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Sex Education at LBHS

Mila Kellam, Opinions Editor

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In most states, sex education is supported and even encouraged in schools. According to Planned Parenthood, “93 percent of parents supported having sex education taught in middle school, and 96 percent of parents supported having sex education taught in high school.”
All states are involved in some sexual education, yet each differs in the extent. Sex ed is split into two categories: abstinence and comprehensive. It is more prevalent to teach abstinence in religious and private schools. Comprehensive sex ed is taught in most public schools around the country. Comprehensive education teaches students that the only way to avoid STIs is by abstinence, yet it teaches about the use of contraceptives.
Here at LBHS, sex education is critical. According to the Centers of Disease Control and Prevention, over 40% of students are or will become sexually active during high school. It is essential for students to know how to protect themselves from the extremely prevalent spread of sexually transmitted diseases. Students are also taught about the dangers of unwanted pregnancy, sexting, sexual assault and sexual harassment.
“This is my first year teaching health in a long time, but I am so grateful to have the opportunity. It is my favorite class because the students are very engaged, and you can have discussions that are very important to the students. I encourage them to ask questions and to share experiences,” said health teacher Michelle Foster.
The teaching of sex education shows students that there are many ways to stay safe when or if they are ever sexually active. Sexually transmitted diseases have skyrocketed in the past few years.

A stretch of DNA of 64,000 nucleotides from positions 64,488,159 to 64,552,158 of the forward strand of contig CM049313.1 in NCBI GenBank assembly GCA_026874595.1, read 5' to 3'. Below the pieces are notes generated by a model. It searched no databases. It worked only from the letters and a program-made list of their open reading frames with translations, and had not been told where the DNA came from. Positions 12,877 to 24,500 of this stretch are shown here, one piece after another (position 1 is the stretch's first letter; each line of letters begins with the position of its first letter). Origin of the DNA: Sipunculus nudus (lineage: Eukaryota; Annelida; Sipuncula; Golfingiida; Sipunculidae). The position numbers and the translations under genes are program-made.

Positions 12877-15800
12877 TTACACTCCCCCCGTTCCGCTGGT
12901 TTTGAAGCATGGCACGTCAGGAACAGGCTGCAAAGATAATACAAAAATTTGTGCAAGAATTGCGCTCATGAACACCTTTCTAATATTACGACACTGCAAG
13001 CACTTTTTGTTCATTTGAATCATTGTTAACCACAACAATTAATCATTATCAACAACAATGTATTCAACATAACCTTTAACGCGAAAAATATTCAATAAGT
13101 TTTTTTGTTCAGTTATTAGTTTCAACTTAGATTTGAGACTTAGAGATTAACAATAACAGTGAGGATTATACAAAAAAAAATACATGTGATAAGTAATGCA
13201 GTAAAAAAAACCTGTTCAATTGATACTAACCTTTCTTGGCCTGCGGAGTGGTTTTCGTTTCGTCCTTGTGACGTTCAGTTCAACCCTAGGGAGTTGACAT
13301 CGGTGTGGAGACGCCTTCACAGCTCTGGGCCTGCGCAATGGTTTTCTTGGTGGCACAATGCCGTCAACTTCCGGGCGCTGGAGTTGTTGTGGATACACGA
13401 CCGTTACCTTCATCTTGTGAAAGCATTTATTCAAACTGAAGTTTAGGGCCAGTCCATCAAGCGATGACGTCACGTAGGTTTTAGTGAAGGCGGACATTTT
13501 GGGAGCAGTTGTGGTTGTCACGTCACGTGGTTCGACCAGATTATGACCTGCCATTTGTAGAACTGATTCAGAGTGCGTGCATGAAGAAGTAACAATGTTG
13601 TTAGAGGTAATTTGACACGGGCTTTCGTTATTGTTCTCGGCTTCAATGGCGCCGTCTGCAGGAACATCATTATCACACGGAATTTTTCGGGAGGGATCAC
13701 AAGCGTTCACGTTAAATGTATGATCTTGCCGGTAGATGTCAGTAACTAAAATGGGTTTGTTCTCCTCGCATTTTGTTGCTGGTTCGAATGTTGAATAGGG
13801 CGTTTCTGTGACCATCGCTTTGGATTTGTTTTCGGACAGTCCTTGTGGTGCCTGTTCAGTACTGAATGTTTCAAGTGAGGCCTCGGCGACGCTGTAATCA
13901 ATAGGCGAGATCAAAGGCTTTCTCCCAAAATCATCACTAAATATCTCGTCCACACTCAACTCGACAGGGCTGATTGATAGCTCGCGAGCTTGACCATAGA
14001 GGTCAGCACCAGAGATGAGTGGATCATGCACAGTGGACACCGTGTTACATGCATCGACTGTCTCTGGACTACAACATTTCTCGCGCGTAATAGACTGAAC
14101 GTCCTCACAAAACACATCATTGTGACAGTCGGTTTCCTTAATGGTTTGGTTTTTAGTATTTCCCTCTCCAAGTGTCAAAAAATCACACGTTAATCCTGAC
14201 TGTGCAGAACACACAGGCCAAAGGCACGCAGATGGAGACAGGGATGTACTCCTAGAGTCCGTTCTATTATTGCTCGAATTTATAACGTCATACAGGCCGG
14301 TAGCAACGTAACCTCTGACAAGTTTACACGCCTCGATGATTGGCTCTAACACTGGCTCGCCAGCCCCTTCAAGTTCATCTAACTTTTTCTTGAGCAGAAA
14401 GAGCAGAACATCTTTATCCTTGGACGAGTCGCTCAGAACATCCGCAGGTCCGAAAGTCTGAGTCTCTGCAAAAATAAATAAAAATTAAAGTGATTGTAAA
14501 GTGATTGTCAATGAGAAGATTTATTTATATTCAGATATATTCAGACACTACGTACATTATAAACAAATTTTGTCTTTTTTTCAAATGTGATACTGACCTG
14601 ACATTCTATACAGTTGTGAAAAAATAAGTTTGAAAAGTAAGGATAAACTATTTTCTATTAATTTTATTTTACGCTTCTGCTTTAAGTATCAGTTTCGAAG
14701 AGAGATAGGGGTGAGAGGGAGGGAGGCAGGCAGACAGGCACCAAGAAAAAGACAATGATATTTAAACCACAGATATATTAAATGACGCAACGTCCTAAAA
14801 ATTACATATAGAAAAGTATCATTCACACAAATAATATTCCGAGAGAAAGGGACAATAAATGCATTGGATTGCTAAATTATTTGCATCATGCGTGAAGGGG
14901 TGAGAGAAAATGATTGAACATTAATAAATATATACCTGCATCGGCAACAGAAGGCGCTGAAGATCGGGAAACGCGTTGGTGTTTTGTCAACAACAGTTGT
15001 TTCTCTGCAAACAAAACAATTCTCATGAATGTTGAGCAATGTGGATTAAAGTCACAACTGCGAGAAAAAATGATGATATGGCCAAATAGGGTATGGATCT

“The students have responded positively,” said Foster. “The class is not stressful, and I want to keep it that way. I am not trying to have the students memorize a bunch of facts or make them take huge tests. I simply am teaching them life lessons that I want them to embrace.”
Without the teaching of sex education, students would be uneducated about the severity of diseases, unwanted pregnancy and how to get help. Ms. Foster wants her students to realize the responsibilities that come with having a sexual relationship.
“We always encourage abstinence as the only 100% way to prevent STDs and pregnancy, but we are also not naive and understand that many teenagers are sexually active so we must ensure they are educated in this area to keep them safe and help them make healthy decisions,” said Foster.
It is better to be more reliable than sorry. Without sex education around the United States, a higher percentage of people would have sexually transmitted diseases, unwanted pregnancy and most importantly, uncertainty.

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Sex Education at LBHS